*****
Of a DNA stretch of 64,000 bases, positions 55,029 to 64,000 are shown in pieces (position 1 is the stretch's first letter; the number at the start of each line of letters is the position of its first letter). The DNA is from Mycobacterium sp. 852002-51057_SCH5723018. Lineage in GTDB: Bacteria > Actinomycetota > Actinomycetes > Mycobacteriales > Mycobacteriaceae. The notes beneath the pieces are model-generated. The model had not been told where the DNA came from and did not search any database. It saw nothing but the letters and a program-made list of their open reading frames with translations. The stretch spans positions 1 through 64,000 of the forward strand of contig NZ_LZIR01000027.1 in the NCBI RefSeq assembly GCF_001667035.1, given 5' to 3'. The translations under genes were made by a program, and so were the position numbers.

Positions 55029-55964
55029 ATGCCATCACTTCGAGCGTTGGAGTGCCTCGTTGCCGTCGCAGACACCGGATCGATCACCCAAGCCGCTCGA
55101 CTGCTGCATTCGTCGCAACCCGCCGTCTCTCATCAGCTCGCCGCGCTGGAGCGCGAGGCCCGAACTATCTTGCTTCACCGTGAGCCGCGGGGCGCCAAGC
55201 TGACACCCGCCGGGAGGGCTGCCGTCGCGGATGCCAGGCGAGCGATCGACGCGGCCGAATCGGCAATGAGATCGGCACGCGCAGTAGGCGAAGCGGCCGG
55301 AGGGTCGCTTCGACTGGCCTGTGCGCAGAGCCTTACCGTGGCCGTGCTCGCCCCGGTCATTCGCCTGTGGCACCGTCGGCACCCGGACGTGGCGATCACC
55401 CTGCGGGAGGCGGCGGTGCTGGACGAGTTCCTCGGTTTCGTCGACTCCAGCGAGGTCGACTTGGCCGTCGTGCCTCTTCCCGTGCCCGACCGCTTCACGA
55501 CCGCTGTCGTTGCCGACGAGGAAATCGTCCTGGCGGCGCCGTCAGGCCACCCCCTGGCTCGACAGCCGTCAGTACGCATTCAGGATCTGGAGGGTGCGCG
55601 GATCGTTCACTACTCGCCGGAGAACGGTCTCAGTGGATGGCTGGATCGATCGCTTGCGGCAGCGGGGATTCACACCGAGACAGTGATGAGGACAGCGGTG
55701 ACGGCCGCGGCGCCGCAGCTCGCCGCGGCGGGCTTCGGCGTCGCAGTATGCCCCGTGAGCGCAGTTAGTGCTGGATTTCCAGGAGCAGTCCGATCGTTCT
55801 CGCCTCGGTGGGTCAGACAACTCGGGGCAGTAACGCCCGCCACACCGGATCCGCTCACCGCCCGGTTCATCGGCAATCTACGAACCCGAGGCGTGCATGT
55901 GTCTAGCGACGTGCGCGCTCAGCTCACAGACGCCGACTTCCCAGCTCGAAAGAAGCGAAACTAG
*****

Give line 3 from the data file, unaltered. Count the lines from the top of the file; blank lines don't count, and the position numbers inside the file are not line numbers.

55029 ATGCCATCACTTCGAGCGTTGGAGTGCCTCGTTGCCGTCGCAGACACCGGATCGATCACCCAAGCCGCTCGA